Luke Tomes and Louee Dessent went to the Battle of Britain Airshow with one goal in mind – to find the rarest and most unique aircraft that ever saw service in WWII. Here are the planes they found:
1. Bristol Blenheim
The Blenheim was one of Britain’s most used bombers in the earlier stages of the war. It started development as a civil airliner, but the British Air Ministry became impressed by its performance during its maiden flight in 1935, leading to the ministry ordering a modified variant for the RAF to be used as a bomber.
When it entered service, the Bristol Blenheim became one of the first British planes with all-metal stressed-skin construction, retractable landing gear, powered gun turrets, flaps, and variable-pitch propellers.
2. Western Lysander
When the Lysander was designed, the engineers envisioned an aircraft adept at spotting artillery positions and reconnaissance missions. However, the Western Lysander did not get its fame by looking out for artillery movements—instead, the aircraft’s Mk.III variant was used for “Special Duties” – transporting Allied agents in and out of Europe.
For this particular role, the Lysanders were fitted with a fixed ladder over the port side to access the rear cockpit and a large drop tank under its belly. They were also painted matte black for extra cover and would often only fly within a week of a full moon.
3. Fiat CR.42 Falco
The CR.42 was a single-seat biplane fighter introduced to service in 1939. Despite having a biplane configuration, the Falco was still a respectable aircraft, according to Allied pilots. They were remarkably fast for a biplane, achieving speeds up to 270 mph at 12,500 ft while also having excellent flight characteristics. In addition, the biplane had a sleek, modern design that came with a strong steel and alloy structure.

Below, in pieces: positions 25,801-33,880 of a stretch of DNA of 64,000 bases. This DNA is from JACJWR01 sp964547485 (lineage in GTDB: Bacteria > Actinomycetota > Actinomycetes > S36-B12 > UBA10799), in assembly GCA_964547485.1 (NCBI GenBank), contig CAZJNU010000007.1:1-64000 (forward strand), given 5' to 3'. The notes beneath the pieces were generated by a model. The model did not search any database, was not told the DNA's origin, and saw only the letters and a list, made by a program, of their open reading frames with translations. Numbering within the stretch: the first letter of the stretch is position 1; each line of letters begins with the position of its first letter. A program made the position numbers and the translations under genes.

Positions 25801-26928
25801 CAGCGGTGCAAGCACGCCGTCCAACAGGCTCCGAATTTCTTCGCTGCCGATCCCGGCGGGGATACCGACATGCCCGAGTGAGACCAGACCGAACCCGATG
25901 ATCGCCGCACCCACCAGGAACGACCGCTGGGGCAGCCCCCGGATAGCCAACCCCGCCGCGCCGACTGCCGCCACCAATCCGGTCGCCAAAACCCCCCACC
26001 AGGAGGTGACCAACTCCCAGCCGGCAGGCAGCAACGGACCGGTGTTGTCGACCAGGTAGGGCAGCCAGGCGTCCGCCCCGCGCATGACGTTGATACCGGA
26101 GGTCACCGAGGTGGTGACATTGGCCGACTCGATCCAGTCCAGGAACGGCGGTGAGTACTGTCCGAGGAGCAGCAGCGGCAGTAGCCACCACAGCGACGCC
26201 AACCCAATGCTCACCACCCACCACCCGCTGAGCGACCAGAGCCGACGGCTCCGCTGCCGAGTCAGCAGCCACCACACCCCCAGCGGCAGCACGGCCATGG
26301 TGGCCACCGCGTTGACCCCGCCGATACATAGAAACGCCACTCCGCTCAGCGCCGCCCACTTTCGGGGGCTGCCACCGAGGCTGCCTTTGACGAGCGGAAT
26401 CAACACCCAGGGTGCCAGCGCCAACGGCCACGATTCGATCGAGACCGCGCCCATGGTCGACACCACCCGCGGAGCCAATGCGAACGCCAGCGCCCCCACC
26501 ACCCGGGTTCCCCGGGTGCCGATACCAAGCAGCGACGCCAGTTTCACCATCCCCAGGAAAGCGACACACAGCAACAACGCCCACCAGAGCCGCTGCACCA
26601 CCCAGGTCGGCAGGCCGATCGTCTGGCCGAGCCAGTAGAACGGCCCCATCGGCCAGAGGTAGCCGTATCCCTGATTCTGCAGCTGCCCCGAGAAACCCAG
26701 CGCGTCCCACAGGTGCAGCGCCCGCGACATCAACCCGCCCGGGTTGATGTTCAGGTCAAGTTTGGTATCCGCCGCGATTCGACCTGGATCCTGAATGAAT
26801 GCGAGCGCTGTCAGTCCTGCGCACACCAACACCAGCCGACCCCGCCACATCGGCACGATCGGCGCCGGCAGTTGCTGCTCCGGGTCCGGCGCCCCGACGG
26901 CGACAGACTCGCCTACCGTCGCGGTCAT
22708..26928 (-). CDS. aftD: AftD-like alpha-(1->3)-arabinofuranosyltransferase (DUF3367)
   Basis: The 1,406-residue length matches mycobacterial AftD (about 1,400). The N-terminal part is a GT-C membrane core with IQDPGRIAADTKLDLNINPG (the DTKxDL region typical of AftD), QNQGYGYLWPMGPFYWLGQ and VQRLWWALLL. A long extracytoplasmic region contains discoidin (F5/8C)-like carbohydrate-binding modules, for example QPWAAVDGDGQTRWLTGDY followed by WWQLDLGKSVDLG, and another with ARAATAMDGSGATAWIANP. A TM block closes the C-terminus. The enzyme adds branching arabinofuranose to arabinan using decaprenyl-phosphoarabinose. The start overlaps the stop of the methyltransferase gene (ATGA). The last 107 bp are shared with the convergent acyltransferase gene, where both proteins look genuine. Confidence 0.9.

But like every aircraft, the CR.42 also had weaknesses. For an airplane built to fight, the CR.42 was still introduced to service with just two machine guns – a 7.7 and 12.7 mm – for armament.
4. Fairey Swordfish
Considered by many as one of the unsung heroes of WWII, the Swordfish had quite a remarkable string of successful operations over Europe despite its outdated design. The Swordfish was initially introduced as a fleet attack aircraft but later shifted to the anti-submarine role.
Its most notable accomplishment came in May 1941, when a fleet of Swordfish landed several torpedo hits against Germany’s Bismarck battleship. The first torpedo hit on May 24, 1941, forcing Bismarck to use evasive maneuvers, slowing it down. Two days later, another Swordfish strike successfully hit the ship, which jammed its rudders, rendering it unmaneuverable. Because of these strikes, the Royal Navy was able to sink Bismarck within 13 hours.
5. Cierva C.30-A Autogyro
Designed by the creator of the first autogyro, the Cierva C.30-A became the first autogyro with an engine geared to drive the rotor blades during takeoffs. When the Second World War started, these autogyros were used to calibrate RAF radar stations throughout the United Kingdom.
This made the aircraft valuable until it was slowly phased out during the war.